Yeah, that’s one thing about me. I like to know everything. I’m good at keeping secrets, but I like to know everything. I hate when people withhold information from me. It’s like the biggest thing I hate.

Just in life in general?

Yeah, in life in general. I hate when people keep secrets from me, like, “Oh?” I won’t say anything — just tell me though!

6. What is a food you would not recommend eating right before a race and are you speaking with personal experience with this recommendation?

OK. So I can eat just about anything and not get sick, but Waffle House, I wouldn’t suggest Waffle House. I threw up after I had Waffle House.

Like on the morning of a race?

It wasn’t before the race, but that’s the only time I’ve ever really gotten sick from eating something. And I eat like a ton and don’t get sick; it doesn’t really mess with me, I don’t know why.

You have an iron stomach?

Yeah, but like Waffle House, for some reason…

It’s like your kryptonite?

Yeah. But it tastes really good.

7. Is there life in outer space, and if so, do they race?

Man, this question! Me and my dad have had talks about this question (of life in outer space). I think there might be something. I don’t think they race though.

So some sort of life, but they’re maybe not advanced enough to race? Or they’re just not into racing?

Maybe too advanced or something, and they’re just like past the point of NASCAR racing.

They’re like, “We don’t need to race, we’re just so civilized.”

Yeah, probably something like that.

8. What do drivers talk about when they’re standing around at driver intros before a race?

It’s usually really not about racing or about sketchy people that are racing. It’s usually just little drama, like what’s going on. Like everyone like spills the tea in their little group circles. Everyone usually has like their little clique circles, but occasionally you’ll go and you’ll hop in another one and hear their little drama that’s going on.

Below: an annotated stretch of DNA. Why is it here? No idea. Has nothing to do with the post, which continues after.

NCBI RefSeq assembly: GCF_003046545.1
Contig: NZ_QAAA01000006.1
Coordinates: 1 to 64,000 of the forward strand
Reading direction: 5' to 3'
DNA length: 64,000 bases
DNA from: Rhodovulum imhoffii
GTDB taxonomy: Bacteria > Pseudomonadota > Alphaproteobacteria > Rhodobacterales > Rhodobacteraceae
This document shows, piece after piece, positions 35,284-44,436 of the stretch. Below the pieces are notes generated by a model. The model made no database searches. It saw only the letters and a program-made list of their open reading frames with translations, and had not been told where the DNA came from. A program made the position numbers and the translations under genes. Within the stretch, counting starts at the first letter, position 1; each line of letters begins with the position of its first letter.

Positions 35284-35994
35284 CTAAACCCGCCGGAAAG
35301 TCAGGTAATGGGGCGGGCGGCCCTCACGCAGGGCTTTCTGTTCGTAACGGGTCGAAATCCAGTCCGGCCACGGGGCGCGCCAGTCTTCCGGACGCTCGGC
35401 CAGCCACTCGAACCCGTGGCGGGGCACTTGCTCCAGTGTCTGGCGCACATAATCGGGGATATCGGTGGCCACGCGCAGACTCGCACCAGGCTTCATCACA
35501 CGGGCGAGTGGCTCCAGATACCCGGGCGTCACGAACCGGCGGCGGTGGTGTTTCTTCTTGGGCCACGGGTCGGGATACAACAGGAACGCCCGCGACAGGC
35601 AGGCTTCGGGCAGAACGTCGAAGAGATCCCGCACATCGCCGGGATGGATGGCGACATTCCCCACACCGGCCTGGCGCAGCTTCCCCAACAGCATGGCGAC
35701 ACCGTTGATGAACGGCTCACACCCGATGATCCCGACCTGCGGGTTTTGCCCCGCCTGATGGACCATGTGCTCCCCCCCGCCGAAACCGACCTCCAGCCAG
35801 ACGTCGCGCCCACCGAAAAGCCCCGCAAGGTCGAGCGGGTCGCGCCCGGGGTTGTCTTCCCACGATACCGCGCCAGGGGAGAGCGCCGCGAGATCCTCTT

So like talking about some dude that doesn’t belong out there, that kind of thing?

Yeah, you talk about a guy out there that wrecks everyone in the back of the field that you’ve got to watch out for. It’s like those guys you talk about, and then there’s all this little drama. And usually we’re all like roasting each other just about stuff. That happens a lot.

Hopefully you haven’t walked up into a conversation about you.

Oh, you know when it’s about you. No…usually when I walk into a conversation and they’re talking about me, they usually just don’t even care and keep talking.

9. What makes you happy right now?

What makes me happy is winning. That’s the only thing. That and food. I love food.

But not Waffle House.

Well, I do like it, it just doesn’t like me. It’s like New Smyrna — like I love that track, it just doesn’t love me. (Laughs)

10. Let’s say a sponsor comes to you and says, “We are going to fully fund the entire rest of your racing career on the condition that you wear a clown nose and an 80’s rocker wig in every interview you do forever.” Would you accept that offer?

I’m down. I’ll do it. Do I get a PSA?

Like a what?

Personal (service) agreement.

Oh, like a vehicle deal out of it or something?

Like money besides racing.

Yeah, you can have that.

Yeah, I’d do it.

Yeah, they’ll do everything in this scenario.

I’ll promote it. I don’t care.

I’m fine with looking stupid. I usually make myself do that anyway.

11. This is the 10th year of the 12 Questions. There has never been a repeat question until now. Pick a number between 1 and 100, and I’m going to pull up a random question from a past year’s series.

We’ll do 19. I’ll do my race number.

This question is from 2011. It is: “What is the first thing you do when you get home after being gone for a long race weekend?”

I eat.

You’re really committed to the food thing.

Dude, I LOVE food.

What food are you so interested in that it keeps popping into your mind? Are you like pizza, sushi?

I get on kicks, like kicks of certain food. I’d say two months ago, I was on this California Pizza Kitchen kick, where like I went there and ate a gluten free pizza like every single day. And now I’m on this P.F. Chang’s kick. But like, I’m on a sushi kick too; I love sushi. And honestly, I love Mexican food. I love everything. Everything.

Just not that spicy. Not a big spicy person. But I’ll eat pretty much anything.

What food are you not touching? What cuisine?

Stuff that’s spicy. So like, I’ve never had wings before.

But they can make them mild though!

I’m not a big chicken person. I like chicken lettuce wraps from P.F. Chang’s.

How did chicken get the dunce cap of all your food selections?

We have chickens at my house, and my little brother is supposed to take care of them, but he doesn’t really take care of them and they kind of just live in their poop over there. And I see them and they’re just nasty, and I’m like, “I’m not eating that.” They have eggs and my mom will try cooking them and I’m like, “I’m not eating that” — even though I’ll go buy store-bought eggs and eat those.